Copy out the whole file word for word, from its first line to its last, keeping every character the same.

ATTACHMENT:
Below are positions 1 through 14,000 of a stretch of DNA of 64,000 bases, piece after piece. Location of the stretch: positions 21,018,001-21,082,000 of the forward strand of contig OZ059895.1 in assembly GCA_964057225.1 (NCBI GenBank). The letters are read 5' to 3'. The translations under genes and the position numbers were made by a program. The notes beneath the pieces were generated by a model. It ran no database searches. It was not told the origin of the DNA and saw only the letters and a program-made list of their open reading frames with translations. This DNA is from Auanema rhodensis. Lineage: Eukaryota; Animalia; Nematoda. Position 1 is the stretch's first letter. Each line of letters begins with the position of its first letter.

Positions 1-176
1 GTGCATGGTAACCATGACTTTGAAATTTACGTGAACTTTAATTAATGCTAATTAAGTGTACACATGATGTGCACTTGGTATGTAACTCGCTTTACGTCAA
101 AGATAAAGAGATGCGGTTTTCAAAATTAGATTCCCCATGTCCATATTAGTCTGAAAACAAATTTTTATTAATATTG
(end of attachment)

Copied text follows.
Below are positions 1 through 14,000 of a stretch of DNA of 64,000 bases, piece after piece. Location of the stretch: positions 21,018,001-21,082,000 of the forward strand of contig OZ059895.1 in assembly GCA_964057225.1 (NCBI GenBank). The letters are read 5' to 3'. The translations under genes and the position numbers were made by a program. The notes beneath the pieces were generated by a model. It ran no database searches. It was not told the origin of the DNA and saw only the letters and a program-made list of their open reading frames with translations. This DNA is from Auanema rhodensis. Lineage: Eukaryota; Animalia; Nematoda. Position 1 is the stretch's first letter. Each line of letters begins with the position of its first letter.

Positions 1-176
1 GTGCATGGTAACCATGACTTTGAAATTTACGTGAACTTTAATTAATGCTAATTAAGTGTACACATGATGTGCACTTGGTATGTAACTCGCTTTACGTCAA
101 AGATAAAGAGATGCGGTTTTCAAAATTAGATTCCCCATGTCCATATTAGTCTGAAAACAAATTTTTATTAATATTG